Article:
Skip to content
Join our Newsletter
Join our Newsletter

Check out this amazing panoramic map of Vancouver in 1898 (MAP)

It shows a very different city!

If you look at this map and think, 'This isn't the Vancouver I know!' there are a few reasons for that.

First, and simplest, is the orientation. The view is from the north, looking south over the Burrard Inlet, as if the map were drawn by a giant standing at at the Port of Vancouver in North Vancouver.

Second, it's from 1898. A lot has changed since then. And by a lot, we mean virtually everything. Cars were new and rare, with most people relying on horses, tall ships with huge masts were still a common sight as a working ship (not a novelty), and electricity was just being added to Vancouver. At this point sliced bread was still decades in the future.

In 1898 the centre of town was more Water and Carrall streets and while Granville Street is built up, areas further west are quite sparse. Coal Harbour isn't even worth putting on the map at the time. To the south, Kingsway is still just the road to New Westminster, with a forest running alongside a good chunk of it.

The furthest street to the south is 21st Avenue and roads heading directly south disappear into the forest; in one case Steveston is the destination.

Road names are a bit confusing, too. In some cases, the current names are still years off. You won't see Main Street, Kingsway and or Broadway on this map. Smaller streets are also different, like Princess Street running perpendicular to its current version (Carl Street is gone now, and East Pender took the roadway that was Princess).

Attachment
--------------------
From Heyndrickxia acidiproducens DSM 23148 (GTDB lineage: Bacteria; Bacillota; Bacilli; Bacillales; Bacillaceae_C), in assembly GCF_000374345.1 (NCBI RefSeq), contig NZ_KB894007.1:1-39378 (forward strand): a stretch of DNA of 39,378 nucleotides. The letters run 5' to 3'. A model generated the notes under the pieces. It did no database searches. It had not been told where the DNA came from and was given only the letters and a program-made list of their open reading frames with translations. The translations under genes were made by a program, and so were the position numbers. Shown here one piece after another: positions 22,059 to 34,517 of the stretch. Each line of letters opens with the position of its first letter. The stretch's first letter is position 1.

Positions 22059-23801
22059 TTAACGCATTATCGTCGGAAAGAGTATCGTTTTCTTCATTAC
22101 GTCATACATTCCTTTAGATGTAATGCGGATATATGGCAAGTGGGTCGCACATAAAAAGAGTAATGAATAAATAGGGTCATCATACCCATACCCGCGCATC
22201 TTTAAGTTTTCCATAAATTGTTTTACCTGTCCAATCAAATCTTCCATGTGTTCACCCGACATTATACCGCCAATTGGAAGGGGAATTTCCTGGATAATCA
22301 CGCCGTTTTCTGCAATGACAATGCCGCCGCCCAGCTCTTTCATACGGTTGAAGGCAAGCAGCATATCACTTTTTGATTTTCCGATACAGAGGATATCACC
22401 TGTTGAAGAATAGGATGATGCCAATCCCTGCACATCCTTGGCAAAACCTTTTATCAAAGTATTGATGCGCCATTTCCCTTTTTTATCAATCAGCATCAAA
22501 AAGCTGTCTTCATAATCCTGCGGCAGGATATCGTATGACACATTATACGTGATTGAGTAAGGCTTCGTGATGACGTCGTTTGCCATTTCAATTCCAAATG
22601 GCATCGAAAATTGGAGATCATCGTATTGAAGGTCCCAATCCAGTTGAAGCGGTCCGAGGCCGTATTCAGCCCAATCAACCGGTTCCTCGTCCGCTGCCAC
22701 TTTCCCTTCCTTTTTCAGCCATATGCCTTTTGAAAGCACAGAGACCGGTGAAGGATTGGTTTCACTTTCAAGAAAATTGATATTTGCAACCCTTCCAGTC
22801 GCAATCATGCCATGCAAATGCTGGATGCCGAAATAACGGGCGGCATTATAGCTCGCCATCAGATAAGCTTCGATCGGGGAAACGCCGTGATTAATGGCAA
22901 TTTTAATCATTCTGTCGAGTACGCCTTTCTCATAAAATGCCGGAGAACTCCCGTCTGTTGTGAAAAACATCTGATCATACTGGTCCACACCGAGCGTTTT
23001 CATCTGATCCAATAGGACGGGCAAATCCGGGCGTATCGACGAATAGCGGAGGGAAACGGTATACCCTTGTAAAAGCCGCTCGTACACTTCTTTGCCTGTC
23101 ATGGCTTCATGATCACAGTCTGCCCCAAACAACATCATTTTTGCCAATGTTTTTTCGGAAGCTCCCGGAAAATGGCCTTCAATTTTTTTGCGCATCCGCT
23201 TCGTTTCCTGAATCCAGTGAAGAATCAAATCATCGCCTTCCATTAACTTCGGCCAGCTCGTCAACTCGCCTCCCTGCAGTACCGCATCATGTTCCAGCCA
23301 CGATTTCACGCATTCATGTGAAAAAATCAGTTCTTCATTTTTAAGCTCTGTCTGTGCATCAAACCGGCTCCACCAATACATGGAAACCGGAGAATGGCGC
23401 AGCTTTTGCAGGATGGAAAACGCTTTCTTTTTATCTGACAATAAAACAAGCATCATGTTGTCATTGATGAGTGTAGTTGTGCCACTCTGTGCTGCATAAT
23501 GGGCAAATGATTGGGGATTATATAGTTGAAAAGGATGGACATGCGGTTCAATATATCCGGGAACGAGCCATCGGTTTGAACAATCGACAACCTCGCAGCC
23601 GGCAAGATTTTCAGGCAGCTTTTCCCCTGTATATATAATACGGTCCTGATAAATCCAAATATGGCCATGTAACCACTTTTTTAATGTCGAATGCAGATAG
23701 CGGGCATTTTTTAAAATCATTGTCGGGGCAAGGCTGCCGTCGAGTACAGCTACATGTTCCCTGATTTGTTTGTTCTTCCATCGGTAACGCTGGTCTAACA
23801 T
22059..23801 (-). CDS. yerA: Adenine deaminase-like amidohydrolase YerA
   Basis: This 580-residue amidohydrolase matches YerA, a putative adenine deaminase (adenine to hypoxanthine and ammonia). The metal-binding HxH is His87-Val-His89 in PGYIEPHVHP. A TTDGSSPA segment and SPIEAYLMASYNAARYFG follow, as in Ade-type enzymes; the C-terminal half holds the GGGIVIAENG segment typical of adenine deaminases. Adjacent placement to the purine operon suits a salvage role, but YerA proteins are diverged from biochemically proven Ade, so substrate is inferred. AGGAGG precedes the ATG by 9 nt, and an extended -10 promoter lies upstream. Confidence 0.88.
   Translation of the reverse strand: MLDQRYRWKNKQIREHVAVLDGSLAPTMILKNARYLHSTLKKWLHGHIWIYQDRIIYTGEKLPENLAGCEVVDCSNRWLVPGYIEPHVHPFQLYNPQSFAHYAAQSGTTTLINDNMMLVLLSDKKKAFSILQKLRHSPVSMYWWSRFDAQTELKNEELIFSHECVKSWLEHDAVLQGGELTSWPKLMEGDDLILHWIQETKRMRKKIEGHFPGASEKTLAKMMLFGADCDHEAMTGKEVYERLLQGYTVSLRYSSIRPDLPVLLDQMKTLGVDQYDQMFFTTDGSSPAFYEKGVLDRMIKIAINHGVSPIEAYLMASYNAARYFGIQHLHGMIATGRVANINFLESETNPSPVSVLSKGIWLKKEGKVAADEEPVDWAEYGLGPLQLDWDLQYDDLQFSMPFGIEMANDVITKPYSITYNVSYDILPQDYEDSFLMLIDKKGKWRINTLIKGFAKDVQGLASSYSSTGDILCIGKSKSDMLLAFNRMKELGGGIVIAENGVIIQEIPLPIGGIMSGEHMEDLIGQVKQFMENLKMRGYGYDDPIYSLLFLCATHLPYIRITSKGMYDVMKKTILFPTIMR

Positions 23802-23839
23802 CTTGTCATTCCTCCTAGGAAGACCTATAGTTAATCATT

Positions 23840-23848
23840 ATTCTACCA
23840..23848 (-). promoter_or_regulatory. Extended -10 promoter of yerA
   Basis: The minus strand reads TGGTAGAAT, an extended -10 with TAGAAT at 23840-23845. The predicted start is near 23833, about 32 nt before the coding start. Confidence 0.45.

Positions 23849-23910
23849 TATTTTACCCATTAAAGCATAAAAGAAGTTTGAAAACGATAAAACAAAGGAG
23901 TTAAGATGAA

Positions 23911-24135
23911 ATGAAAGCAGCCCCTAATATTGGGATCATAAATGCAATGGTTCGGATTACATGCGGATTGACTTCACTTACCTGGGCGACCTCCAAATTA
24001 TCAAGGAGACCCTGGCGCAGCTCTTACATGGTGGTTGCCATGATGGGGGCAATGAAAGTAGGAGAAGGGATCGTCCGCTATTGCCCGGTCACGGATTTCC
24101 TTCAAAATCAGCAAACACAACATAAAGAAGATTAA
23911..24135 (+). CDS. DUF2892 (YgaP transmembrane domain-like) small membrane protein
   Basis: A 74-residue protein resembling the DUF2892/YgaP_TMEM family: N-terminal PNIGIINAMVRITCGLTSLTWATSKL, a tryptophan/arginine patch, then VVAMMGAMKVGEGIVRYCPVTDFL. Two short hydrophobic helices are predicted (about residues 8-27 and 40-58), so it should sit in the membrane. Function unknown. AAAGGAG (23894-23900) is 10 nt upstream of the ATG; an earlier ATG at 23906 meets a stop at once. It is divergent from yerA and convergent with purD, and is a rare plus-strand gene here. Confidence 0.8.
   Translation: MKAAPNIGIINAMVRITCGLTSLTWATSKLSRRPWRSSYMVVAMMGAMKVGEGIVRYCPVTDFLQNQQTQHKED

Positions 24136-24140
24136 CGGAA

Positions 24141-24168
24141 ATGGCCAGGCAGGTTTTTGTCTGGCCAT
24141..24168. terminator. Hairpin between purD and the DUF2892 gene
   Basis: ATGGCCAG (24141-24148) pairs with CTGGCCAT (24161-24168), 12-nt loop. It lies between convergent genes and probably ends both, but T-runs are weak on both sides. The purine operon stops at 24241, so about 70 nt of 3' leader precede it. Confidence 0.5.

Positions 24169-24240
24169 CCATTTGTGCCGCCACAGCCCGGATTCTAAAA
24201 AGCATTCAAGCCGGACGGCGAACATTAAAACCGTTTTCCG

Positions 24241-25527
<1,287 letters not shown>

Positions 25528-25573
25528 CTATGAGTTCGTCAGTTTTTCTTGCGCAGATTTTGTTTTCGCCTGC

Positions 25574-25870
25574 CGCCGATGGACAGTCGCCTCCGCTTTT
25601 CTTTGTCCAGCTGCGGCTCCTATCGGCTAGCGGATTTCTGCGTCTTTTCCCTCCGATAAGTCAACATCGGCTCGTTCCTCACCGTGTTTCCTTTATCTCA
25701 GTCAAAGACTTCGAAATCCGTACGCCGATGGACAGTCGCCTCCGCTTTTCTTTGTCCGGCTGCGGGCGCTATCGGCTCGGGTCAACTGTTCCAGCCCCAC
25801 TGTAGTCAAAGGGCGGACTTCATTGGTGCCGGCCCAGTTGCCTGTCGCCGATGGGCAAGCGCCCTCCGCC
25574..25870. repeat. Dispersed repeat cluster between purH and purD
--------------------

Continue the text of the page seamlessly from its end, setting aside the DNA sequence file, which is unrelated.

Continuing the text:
Few buildings remain from this time. The most prominent on the map is the CP station, down at the waterfront which was replaced. While there is a Hotel Vancouver on the map, that's not the current one (we're on the third Hotel Vancouver). The Alhambra Hotel should be on there, though it's not particularly recognizable on Water Street. The Christ Church Cathedral is on there but it doesn't stand out too much.

The map was a supplement in a Vancouver newspaper called the Daily World. A legend at the bottom matches numbers on buildings with local places of importance, including yacht clubs, slaughterhouses and hotels. 

Some may recognize the map from a book cover. Chuck Davis used it in his History of Metropolitan Vancouver.